UNITED STATES DISTRICT COURT CENTRAL DISTRICT OF CALIFORNIA
September 27, 2010
KENNY BENETIZ, PLAINTIFF,
CITY OF MONTEBELLO, DEFENDANT.
The opinion of the court was delivered by: Manuel L. Real United States District Judge
FINDINGS OF FACT AND CONCLUSIONS OF LAW
1. Plaintiff, KENNY BENETIZ is a member of the Marine Corps, and is currently on individual ready reserve.
2. Plaintiff was an active member of the Marine Corps from August 2002 through November 2006 and was placed on individual ready reserve after his active duty.
3. Plaintiff remained on individual ready reserve until around August 2010.
4. Plaintiff was hired by the Defendant, CITY OF MONTEBELLO, as a police trainee in March 2007.
5. In May 2007 Plaintiff graduated from the police academy.
6. Plaintiff was hired by the City as probationary police officer in or around June 2007.
7. In or about 2008, Plaintiff was notified by the Marine Corps that he was being activated for military service.
8. Plaintiff immediately notified the City about his military activation.
9. In or about January 2009, Plaintiff began his military leave of absence from the City.
10. Plaintiff was deployed to the war zone in Iraq in January 2009.
11. Plaintiff received two thirty day periods of paid military leave beginning in January 2009 and then in July 2001. The remainder of the time he was on active duty, Plaintiff received differential pay.
12. Plaintiff returned to employment with the City on October 27, 2009.
13. Plaintiff has impeccable personnel records and he has performed effectively and competently as a police officer.
14. Due to time served in the military, the City denied Plaintiff benefits during his military leave-specifically the City denied Plaintiff accrued time and payment into his CalPERS/pension while he was away fighting the war.
15. Plaintiff made several attempts to receive benefits that he was entitled to; however, the City rebuffed his attempts.
16. The City has a military leave policy located at V-B-15 City of Montebello Administrative Policy Subject Military leave. It states: "any employee on approved active military leave of absence of order military leave shall, upon return in accordance with legal time limits, be reinstated to a position of like seniority, status and pay and shall received the same vacation, sick leave and holiday or annual leave privileges as he/she would have enjoyed had he/she not been absent[;]" and "any incomplete probationary period of an employee who takes a temporary military leave of absence or goes on ordered military duty must be completed upon reinstatement. . . ."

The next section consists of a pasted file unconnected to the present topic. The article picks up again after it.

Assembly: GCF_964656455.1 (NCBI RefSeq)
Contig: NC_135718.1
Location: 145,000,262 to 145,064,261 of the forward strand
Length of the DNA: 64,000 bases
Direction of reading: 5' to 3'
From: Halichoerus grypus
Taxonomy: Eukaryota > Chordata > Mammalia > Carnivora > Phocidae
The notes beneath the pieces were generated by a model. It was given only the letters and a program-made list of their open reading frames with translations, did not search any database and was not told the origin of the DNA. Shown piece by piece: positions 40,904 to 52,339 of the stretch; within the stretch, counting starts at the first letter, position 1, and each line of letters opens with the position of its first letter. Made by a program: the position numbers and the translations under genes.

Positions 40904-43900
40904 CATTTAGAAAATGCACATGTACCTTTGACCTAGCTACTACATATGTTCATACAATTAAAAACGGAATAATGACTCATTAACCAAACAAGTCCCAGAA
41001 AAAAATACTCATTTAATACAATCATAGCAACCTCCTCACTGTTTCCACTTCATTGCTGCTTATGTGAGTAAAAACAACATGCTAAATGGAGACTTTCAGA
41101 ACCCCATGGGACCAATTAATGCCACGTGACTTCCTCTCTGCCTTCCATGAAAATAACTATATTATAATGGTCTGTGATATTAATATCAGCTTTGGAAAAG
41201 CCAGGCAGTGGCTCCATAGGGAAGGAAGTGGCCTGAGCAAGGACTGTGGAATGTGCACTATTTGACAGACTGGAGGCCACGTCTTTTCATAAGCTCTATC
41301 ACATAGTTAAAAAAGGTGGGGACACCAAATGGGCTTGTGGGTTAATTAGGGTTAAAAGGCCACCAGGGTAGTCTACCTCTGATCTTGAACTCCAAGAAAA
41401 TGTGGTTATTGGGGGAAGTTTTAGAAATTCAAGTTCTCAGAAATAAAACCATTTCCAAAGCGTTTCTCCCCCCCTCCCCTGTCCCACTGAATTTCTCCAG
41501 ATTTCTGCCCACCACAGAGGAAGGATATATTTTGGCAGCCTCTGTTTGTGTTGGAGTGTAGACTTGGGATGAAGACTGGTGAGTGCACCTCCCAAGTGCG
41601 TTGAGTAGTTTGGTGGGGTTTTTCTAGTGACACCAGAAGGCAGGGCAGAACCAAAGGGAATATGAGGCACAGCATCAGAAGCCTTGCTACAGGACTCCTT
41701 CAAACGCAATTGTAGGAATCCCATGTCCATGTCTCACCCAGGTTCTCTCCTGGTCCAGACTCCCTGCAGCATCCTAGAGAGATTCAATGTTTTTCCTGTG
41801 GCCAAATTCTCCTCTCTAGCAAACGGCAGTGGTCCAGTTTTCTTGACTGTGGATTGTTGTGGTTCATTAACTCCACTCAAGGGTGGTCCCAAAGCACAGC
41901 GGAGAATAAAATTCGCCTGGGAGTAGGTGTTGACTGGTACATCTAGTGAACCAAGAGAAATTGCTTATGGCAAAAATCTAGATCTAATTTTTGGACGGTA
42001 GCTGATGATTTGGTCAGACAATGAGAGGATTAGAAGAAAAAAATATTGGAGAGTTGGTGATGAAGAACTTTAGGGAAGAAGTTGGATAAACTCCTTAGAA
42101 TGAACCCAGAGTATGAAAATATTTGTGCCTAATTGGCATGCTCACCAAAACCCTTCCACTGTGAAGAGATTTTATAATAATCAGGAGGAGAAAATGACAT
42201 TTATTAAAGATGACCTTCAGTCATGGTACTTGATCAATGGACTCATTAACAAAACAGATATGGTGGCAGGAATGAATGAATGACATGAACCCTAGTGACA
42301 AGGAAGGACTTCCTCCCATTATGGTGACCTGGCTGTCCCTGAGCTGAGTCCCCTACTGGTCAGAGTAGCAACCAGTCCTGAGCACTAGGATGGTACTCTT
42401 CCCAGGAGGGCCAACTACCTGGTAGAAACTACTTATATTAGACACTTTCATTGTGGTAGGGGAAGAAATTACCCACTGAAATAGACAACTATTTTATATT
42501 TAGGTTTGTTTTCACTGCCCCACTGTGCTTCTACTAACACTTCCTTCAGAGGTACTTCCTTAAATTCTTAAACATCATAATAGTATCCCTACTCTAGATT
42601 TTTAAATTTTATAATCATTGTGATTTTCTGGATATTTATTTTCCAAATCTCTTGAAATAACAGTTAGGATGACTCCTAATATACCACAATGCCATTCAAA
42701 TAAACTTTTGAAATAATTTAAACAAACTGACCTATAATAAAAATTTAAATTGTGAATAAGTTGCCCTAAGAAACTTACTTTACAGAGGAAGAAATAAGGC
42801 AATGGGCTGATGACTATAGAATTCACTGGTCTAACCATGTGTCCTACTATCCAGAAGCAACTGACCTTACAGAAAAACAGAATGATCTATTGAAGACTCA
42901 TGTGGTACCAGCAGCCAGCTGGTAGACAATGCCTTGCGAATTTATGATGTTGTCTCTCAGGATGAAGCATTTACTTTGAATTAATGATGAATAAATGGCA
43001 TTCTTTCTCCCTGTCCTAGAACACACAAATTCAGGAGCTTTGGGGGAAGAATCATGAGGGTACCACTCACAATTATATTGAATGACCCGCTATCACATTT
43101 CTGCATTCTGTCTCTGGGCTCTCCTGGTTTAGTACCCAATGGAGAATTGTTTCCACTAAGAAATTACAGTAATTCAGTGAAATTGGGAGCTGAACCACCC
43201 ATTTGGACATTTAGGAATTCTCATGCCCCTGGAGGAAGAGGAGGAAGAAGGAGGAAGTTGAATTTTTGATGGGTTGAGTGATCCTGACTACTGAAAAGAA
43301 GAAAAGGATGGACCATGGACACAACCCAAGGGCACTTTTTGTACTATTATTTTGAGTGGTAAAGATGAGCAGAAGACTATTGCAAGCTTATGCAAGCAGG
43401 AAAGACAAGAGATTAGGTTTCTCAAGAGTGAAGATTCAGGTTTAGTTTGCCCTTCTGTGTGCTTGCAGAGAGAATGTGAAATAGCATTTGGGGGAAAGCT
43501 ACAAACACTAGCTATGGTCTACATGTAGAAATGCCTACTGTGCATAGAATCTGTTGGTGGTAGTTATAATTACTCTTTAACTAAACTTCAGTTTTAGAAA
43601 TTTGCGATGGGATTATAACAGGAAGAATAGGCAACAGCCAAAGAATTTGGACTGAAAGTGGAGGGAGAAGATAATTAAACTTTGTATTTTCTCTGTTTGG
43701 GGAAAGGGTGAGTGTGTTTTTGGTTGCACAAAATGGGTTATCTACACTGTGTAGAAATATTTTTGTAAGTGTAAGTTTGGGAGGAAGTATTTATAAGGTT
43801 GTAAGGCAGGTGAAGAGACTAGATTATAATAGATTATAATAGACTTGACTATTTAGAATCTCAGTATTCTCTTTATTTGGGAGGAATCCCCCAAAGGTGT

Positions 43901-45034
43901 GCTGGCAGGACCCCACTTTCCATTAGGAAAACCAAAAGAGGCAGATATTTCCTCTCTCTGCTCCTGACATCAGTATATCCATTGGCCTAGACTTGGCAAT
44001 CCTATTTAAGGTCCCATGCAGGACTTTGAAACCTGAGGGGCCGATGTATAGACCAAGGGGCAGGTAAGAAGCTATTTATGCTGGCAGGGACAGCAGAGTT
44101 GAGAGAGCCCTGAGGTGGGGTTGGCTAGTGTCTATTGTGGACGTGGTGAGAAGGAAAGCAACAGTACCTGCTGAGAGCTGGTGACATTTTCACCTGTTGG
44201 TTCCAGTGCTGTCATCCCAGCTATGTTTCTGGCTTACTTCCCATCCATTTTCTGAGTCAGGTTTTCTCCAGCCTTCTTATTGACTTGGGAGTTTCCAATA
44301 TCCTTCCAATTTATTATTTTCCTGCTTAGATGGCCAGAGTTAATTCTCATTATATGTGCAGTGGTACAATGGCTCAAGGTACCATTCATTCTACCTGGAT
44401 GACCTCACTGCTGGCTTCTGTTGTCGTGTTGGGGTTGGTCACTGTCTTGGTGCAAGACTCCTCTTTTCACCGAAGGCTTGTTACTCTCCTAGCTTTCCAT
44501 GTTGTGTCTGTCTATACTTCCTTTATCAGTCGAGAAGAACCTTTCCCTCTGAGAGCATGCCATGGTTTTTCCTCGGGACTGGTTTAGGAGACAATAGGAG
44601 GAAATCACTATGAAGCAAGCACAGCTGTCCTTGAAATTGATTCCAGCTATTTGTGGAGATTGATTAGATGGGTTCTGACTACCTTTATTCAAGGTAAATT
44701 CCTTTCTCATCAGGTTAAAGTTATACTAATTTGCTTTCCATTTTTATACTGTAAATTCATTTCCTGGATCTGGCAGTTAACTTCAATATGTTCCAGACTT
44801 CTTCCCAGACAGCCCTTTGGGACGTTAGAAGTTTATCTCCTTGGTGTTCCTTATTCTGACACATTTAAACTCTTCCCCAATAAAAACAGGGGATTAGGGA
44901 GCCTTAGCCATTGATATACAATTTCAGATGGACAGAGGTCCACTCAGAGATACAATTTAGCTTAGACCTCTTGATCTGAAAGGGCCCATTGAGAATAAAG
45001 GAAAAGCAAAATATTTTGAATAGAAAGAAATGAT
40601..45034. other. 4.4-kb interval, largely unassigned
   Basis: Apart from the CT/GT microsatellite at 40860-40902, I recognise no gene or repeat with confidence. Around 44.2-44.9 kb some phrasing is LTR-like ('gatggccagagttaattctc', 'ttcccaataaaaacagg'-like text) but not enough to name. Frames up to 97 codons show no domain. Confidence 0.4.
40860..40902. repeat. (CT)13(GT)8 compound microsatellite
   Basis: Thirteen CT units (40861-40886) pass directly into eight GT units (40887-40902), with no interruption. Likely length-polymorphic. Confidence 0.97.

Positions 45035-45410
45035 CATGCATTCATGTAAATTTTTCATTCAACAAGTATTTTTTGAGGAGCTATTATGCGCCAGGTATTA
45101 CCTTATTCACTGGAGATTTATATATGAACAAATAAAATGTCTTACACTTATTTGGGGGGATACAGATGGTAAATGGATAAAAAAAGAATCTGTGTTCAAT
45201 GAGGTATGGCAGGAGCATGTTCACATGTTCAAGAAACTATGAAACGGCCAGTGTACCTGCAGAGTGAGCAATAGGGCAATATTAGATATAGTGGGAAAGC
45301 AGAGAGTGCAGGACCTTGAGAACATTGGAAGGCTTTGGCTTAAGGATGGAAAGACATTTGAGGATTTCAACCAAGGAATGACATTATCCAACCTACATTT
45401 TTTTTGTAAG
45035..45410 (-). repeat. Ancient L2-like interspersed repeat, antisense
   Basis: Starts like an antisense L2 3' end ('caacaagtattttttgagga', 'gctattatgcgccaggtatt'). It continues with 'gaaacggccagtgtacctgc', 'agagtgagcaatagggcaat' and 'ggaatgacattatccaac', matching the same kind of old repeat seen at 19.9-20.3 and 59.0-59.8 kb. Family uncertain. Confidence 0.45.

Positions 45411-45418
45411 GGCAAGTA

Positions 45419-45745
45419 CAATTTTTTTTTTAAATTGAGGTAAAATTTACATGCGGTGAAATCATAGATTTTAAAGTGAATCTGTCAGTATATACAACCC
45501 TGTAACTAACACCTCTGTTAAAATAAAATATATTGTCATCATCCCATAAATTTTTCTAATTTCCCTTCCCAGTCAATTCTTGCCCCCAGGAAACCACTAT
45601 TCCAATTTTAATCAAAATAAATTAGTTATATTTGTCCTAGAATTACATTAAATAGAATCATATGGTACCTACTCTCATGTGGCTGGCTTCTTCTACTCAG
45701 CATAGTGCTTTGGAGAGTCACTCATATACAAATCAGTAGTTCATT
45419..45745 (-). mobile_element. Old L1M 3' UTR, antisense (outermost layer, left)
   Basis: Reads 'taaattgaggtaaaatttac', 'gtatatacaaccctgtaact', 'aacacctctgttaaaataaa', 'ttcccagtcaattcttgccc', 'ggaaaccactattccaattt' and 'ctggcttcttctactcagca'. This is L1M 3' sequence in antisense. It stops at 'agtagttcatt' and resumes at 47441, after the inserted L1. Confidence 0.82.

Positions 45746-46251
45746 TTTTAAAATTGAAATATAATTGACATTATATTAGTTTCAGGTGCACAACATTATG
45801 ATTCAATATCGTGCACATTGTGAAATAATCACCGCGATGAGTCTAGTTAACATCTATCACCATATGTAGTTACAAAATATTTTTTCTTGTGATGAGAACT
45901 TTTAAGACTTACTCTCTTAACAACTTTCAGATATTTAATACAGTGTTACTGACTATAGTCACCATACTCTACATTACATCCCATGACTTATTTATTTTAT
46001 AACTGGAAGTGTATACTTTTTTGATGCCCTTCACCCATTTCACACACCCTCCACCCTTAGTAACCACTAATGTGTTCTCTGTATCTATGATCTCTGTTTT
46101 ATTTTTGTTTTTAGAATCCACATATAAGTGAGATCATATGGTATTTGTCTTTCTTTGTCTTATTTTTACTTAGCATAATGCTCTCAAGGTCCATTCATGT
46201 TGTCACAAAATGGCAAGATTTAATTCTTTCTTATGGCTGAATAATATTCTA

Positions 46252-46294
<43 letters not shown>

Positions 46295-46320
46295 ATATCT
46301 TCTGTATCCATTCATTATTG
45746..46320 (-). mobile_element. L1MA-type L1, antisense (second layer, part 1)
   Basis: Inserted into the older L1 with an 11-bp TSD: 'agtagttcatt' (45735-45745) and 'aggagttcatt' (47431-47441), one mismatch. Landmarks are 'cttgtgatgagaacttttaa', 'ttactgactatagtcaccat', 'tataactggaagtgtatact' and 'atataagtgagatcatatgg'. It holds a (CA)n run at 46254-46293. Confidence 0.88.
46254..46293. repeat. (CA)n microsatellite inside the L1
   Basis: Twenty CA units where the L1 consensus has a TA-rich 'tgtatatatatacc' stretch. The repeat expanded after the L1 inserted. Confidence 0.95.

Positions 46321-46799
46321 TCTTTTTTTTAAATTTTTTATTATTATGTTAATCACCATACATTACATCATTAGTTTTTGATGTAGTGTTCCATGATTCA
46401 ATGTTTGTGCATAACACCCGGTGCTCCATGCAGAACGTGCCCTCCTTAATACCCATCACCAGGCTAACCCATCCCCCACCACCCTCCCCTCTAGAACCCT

17. The City has a Sick Leave Policy at page 26, Section 215 of the City's Civil Service Rules and Regulations. It states in pertinent part: "Sick leave, being leave with pay shall accrue to all classes of employees . . . (g) maternity leave: sick leave may be used during such time an employee is on authorized maternity leave . . . ."
18. The City considers an "unpaid leave of absence" as having no accrued time off available. Employees do not accrue time off on unpaid leaves of absence, but they do accrue annual leave if they are on paid leaves of absence, or if they are taking time off with their accrued time off hours.
19. Military leave is an unpaid leave of absence. Another unpaid leave of absence occurs when the City places someone on leave without pay because of a personnel action. Beside these "unpaid leaves" there are no other unpaid leaves of absences at the City.
20. City employees taking time off with accrued time off are entitled to accrue more time off during their leave. These "leaves" include sick time, leaves of absence and/or medical leaves.
21. City employees taking a worker's compensation leave are allowed to accrue time off during their leave of absence.
CONCLUSIONS OF LAW
1. The City violated USERRA, 38 United States Code section 4301 when the City denied Plaintiff annual leave accrual while he was on military leave. Since the City allows employees taking similar non-USERRA leaves to accrue vacation while on these leaves, the City should have granted Plaintiffs the same rights. Moreover, since the City has its own policy granting Plaintiff annual leave hours during his military absence, Defendants violated USERRA and its own policy. Also, the City treats military leave similar to a disciplinary leave, which is inappropriate under USERRA. Had the City complied with federal law and it own policy, Plaintiff would have been allowed to accrue vacation while on military leave. 20 C.F.R. § 1002.150(c); 20 C.F.R. §1002.151; 38 U.S.C. § 4316(b)(1)(B); See Rogers v. City of San Antonio, 392 F3d 758, 769-770 (5th Cir. 2004); 38 U.S.C. § 4311(b); 20 C.F.R. § 1002 at 72546, (the provisions of USERRA are "to be liberally construed for the benefit of those who left private life to serve their country in its hour of great need."); see also, 20 C.F.R § 1002.7 (USERRA supersedes "any contract, agreement, policy, plan, practice, or other matter that reduces, limits, or eliminates in any manner any right or benefit provided in USERRA."); 38 U.S.C. § 43029(b); Petty v. Metropolitan Government of Nashville-Davidson County, 538 F.3d 431,441 (6th Cir. 2008).
2. Defendants violated USERRA when they did not pay into Plaintiffs pension/CalPERS during the entire time Plaintiff was on military leave. 38 U.S.C § 4318 (2)(A) -- (B).
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